Washington, Apr.18 : Coalition efforts in Afghanistan have suffered from a disjointed and poorly coordinated approach among the different NATO contributors and an overall lack of resources to achieve mission objectives.
In the light of this, the United States and Pakistan are believed to be seriously considering a joint strategy to improve coordination in dealing with terror elements in Afghanistan.
According to an analysis by Lisa Curtis of the Heritage Foundation, the United States has begun to deploy an additional 3,200 Marines to Afghanistan, raising the total U.S. force level to about 32,000.1
Curtis says these reinforcements will help to blunt the expected and traditional spring offensive by the Taliban-led insurgency, which has grown stronger in recent years.
According to Curtis, both Washington and Kabul need greater cooperation from Pakistan and the NATO-led International Security Assistance Force (ISAF) in controlling the border.
"It is particularly important that the United States, Afghanistan, Pakistan, and all coalition forces carry out a unified and integrated strategy and reject separate deals with the Taliban leadership," Curtis says.
The victory of a secular Pashtun party in the province bordering Afghanistan in the February 18 general elections, she says provides an opportunity to isolate Taliban and al-Qaeda elements in Pakistan's Tribal Areas.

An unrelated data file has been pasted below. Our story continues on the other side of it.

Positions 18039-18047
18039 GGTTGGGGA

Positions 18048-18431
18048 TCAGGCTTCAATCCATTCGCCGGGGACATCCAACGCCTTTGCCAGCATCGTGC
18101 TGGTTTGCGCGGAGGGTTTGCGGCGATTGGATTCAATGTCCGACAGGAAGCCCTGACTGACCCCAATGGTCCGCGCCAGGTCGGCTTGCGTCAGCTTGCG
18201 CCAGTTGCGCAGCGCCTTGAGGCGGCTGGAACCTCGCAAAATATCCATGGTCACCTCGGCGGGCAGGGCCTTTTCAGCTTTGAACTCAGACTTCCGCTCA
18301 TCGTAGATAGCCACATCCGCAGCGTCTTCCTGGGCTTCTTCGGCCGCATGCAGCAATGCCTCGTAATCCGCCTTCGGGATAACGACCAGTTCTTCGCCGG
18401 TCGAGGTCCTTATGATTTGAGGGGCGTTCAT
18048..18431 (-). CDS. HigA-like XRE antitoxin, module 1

Coalition forces have won every major battle with the Taliban and the other insurgents, which lack the firepower, to stand against the superior military strength of U.S., NATO, and Afghan forces.
Targeting Taliban leaders could have a cumulative debilitating impact because charismatic leadership plays an important role in Afghan war fighting and politics.
Yet these tactical victories have not amounted to a strategic knockout, in large part because the insurgents are free to retreat and regroup in sanctuaries across the Afghan-Pakistani border in the Pashtun tribal belt of Pakistan.
Tackling the Taliban/al-Qaeda threat in Pakistan's Tribal Areas will require a multifaceted effort that includes close U.S.-Pakistan coordination and cooperation, large-scale economic assistance, precision military operations against terrorist leaders, a comprehensive effort to undermine the extremist ideologies that drive the various groups in the region, and a new political arrangement that incorporates the region into Pakistan proper.
The new Pakistani civilian government "needs to work hand-in-hand with the Pakistan military to carry out a multifaceted campaign to uproot the international terrorist threat and deny al-Qaeda and the Taliban sanctuary in these critical border areas," she concludes.